Hank Penny; Country Star Opened Palomino Club
Country music star Hank Penny, who in 1949 remodeled the ramshackle saloon on Lankershim Boulevard in North Hollywood that became the world-famous Palomino Club, is dead of heart failure.
A family spokesman said Tuesday that the veteran singer and comic was 73 when he died at his Camarillo home on Friday.
Penny’s influence spanned several generations. His signature song, “Won’t You Ride in My Little Red Wagon,” was a country-Western favorite of the 1940s, and his “Bloodshot Eyes” was a recent release by rocker Pat Benatar.
He led several of the bands in the 1930s and ‘40s that melded the electric steel guitar into traditional Texas fiddle-riff tunes. Bob Wills was another.
Born in Birmingham, Ala., Penny learned the banjo while in his teens and worked on radio stations throughout the South and Midwest before moving to Los Angeles after World War II where he appeared in nightclubs and on such early local TV programs as “The Spade Cooley Show” and Cliffie Stone’s “Hometown Jamboree.” He also made several low-budget Western movies.
In 1949, he drove past the old Mulekick club and peered inside. He saw an abandoned wreck of broken glass, battered stools and tables set ghost-like around a filthy bandstand. The North Hollywood club “looked like death warmed over,” he told The Times in a 1980 interview. But Penny had found dozens of friends and hundreds of fans since his move to the San Fernando Valley and he thought that he might be successful in a club of his own.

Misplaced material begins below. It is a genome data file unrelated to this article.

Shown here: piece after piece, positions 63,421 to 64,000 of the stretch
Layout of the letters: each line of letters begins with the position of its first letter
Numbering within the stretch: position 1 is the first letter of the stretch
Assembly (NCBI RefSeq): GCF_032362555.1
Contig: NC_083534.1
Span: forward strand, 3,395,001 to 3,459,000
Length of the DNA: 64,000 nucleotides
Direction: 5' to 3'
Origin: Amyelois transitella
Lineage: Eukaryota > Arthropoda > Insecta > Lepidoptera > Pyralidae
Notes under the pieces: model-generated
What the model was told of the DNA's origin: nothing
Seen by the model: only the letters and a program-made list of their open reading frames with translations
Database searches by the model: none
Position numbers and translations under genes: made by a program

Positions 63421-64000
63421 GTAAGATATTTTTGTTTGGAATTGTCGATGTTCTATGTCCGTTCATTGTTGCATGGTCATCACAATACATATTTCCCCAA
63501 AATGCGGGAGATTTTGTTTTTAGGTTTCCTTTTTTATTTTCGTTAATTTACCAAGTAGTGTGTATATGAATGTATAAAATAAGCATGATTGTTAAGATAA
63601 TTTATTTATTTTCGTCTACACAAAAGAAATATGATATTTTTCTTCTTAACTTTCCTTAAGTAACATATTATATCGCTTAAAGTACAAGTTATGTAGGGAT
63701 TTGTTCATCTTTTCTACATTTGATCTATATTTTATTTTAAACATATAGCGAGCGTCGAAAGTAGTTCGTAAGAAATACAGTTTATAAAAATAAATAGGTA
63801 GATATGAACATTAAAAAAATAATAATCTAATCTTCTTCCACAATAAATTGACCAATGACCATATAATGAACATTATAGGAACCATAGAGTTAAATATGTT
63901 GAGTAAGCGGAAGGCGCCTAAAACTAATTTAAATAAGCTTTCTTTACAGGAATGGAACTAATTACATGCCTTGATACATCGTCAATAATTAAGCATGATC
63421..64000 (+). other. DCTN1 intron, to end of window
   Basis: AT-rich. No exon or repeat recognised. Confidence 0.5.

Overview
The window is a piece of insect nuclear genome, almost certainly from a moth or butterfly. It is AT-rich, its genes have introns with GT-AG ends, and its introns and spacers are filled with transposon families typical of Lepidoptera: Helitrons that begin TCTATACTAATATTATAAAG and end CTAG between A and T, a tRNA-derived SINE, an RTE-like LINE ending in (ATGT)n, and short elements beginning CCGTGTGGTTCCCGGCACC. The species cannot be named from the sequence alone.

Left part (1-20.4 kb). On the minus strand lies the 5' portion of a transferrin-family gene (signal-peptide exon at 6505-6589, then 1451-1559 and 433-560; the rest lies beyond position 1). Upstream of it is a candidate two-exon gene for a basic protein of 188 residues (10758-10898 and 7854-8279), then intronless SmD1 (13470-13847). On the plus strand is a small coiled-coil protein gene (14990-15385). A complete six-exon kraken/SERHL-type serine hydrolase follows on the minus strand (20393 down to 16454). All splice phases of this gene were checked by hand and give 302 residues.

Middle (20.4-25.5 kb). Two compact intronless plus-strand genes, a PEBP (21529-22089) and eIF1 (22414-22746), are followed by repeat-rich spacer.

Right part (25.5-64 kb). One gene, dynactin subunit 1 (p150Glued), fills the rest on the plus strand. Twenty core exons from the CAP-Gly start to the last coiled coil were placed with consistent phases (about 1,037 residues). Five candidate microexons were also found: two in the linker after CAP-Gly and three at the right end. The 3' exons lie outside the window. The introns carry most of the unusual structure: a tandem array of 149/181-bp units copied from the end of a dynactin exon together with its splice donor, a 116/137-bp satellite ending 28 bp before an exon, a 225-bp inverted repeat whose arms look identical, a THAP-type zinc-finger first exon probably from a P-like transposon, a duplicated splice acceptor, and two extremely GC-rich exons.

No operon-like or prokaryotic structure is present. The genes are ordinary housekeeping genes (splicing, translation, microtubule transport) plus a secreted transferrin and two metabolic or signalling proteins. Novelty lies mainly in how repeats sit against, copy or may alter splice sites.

World War II had produced an influx of tens of thousands of Western music lovers from Texas, Oklahoma and the Deep South who came to Southern California for the relatively high pay of defense plants.
So, he recounted in the interview, “country music was getting big in Southern California and there were clubs all over the city . . . except in the Valley.
With a partner he painted, scrubbed, replaced fixtures and finally hung a distinctive bucking-bronco sign outside. The Palomino was born and when Penny sold it three years later because it interfered with his music commitments, it had started the climb that would soon make it a rival of Nashville’s Grand Ole Opry.
Over the years it has been home for such classic country performers as Johnny Cash, Patsy Cline, Willie Nelson, Waylon Jennings, Merle Haggard, Crystal Gayle and others.
Penny was a TV favorite, appearing regularly on KTLA, Channel 5.
He is survived by his wife, Shari, and five children who ask that contributions in his memory be made to the Lord’s Lighthouse, a program of the First Presbyterian Church of Hollywood that aids the homeless.